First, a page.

Protesters from Climate Ground Zero and Mountain Justice occupied treetops at the edge of Massey Energy’s Edwight mountaintop removal site in Raleigh County, West Virginia. The activists unrolled banners reading "Stop Mountain Top Removal" and "DEP – Don’t Expect Protection." They were less than 30 feet from the mine and less than 300 feet from the blasting activity, which was forced to stop because of their close proximity.[8] The protest lasted six days, when the last activist finally descended and was arrested. A spokesman for Climate Ground Zero said sleep deprivation had been endangering the treesitters.[9]

October 22, 2009: Lockdown on WV MTR mine

Four Climate Ground Zero and Mountain Justice activists chained themselves to each other and blocked a road on a mountaintop removal mine in Kanawha County, WV.[10] The protesters were joined by four people who provided them with support; all eight were arrested.[10] Bail was set at $2,000 each (totaling $16,000) with no 10% bond option and was ordered to be paid in cash only.[10]

January 21, 2010: Tree-sitters shut down infamous mountaintop removal operation in West Virginia

Three non-violent climate change activists associated with Climate Ground Zero, perched themselves on 60-foot high platforms to protest the Bee Tree strip mine on Coal River Mountain. Reports indicate that the protesters halted the day's operations. The activists were David Aaron Smith, Amber Nitchman and Eric Blevins. According to Climate Ground Zero reports, the three scaled trees by the access road to Massey Energy's infamous mountaintop removal operation near the company's Brushy Fork impoundment.[11]

February 18, 2010: No-coal activists stage sit-in at Marfork Coal Company in West Virginia

Mike Roselle and two other environmental activists of Climate Ground Zero delivered a citizen's arrest warrant to the president of Marfork Complex on February 18, 2010, a subsidiary of Massey Energy, for allegedly violating West Virginia State Code §61-3E-10 for "wanton endangerment involving destructive devices, explosive materials or incendiary devices." The three were arrested after chaining themselves to chairs in the company's lobby. A cash bail was set for $5,000 to two of the activists, Joseph Hamsher and Thomas Smyth, causing the two to go on a hunger strike in protest of what they believed to be too high of a bail fee. As of February 22, 2010 the three remained in jail. A receptionist for the company was said to have had an anxiety attack following the event.[12][13]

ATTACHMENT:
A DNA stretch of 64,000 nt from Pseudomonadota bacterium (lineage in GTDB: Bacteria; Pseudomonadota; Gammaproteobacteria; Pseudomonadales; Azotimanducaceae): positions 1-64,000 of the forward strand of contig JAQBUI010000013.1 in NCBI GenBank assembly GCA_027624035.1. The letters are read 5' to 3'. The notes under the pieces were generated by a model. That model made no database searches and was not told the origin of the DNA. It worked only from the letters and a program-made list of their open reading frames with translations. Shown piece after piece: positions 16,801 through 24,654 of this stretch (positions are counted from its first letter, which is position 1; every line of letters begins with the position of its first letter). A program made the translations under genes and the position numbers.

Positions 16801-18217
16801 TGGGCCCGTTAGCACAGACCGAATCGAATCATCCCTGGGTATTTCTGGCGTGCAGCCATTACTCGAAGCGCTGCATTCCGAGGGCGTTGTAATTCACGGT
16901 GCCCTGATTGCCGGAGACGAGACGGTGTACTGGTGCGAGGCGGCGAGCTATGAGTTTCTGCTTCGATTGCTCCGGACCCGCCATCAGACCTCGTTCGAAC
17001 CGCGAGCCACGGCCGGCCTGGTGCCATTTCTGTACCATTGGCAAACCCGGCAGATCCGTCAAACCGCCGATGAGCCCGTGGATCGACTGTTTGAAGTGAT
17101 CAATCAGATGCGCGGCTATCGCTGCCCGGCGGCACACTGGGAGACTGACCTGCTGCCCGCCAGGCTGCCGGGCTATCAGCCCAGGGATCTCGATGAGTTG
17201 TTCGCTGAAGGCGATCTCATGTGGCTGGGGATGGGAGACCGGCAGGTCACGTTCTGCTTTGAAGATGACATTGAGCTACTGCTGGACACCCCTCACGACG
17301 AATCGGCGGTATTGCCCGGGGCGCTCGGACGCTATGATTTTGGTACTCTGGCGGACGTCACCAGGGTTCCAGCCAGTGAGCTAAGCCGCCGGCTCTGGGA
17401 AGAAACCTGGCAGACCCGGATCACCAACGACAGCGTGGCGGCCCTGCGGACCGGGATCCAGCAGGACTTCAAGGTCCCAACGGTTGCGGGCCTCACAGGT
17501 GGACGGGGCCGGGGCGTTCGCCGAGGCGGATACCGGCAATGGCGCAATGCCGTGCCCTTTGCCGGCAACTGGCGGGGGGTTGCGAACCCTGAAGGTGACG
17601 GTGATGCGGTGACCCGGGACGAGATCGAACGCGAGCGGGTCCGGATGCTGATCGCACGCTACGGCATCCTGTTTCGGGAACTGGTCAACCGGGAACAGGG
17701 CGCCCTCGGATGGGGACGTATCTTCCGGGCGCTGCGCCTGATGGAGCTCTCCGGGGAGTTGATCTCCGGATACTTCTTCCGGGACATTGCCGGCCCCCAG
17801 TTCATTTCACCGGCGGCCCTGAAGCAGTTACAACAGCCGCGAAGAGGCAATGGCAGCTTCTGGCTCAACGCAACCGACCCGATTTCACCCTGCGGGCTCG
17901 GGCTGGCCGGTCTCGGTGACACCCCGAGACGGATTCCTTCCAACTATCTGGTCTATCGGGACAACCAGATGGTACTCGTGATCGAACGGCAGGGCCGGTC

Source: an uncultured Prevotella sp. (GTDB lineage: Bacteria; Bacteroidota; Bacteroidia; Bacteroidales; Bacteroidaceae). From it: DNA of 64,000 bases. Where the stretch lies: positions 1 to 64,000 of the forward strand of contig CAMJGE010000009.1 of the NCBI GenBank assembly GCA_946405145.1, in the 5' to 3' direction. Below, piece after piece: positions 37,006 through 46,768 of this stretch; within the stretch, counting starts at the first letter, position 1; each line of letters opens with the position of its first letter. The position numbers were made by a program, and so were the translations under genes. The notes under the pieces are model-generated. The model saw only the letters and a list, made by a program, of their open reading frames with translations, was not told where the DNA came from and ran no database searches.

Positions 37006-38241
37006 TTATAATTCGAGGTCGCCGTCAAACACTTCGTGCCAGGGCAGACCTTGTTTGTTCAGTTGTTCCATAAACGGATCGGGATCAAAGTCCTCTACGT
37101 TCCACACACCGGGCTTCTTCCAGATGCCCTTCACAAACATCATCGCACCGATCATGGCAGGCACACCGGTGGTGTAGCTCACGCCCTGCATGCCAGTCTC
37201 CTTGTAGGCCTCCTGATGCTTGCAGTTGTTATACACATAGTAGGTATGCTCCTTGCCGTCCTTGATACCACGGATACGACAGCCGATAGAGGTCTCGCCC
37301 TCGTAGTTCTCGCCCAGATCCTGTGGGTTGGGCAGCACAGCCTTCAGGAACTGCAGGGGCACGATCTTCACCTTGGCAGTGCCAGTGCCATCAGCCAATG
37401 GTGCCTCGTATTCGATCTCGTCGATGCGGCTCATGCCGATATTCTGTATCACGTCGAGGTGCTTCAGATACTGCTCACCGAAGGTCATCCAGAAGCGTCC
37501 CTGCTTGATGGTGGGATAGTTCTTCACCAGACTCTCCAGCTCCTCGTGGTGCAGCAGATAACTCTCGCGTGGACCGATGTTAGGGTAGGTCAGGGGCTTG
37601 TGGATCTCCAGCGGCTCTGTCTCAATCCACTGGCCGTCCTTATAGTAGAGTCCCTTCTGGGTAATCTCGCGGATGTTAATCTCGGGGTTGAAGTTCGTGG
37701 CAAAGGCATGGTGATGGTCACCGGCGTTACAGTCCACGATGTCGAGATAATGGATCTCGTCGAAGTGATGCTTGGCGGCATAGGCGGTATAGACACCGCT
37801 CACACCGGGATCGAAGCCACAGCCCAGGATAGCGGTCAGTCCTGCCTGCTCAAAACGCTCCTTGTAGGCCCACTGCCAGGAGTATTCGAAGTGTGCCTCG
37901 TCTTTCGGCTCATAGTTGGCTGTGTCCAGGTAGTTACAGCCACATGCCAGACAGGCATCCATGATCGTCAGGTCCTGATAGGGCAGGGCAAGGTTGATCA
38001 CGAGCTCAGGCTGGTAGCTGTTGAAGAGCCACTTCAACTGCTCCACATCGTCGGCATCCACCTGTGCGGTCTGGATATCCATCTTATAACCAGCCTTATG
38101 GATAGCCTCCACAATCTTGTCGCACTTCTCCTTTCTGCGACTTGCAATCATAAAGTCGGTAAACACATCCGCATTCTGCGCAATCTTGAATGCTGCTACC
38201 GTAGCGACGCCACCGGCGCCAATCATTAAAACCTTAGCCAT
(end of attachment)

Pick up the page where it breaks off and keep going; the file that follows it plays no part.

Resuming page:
Anti-coal activists appeal to West Virginia Supreme Court

On March 2, 2010 environmentalists seeking to end the practice of mountaintop removal took their efforts to the state's Supreme Court in an attempt to overturn what they called "overly broad and unconstitutional" restraining orders that were designed to keep protesters away from Massey Energy operations. Attorneys Thomas Rist and Roger Forman filed an appeal and asked the court to "overturn contempt convictions resulting from the violation of those restraining orders." Massey Energy has 30 days to respond to the matter, at which point the West Virginia Supreme Court will decide on whether or not to hear the matter.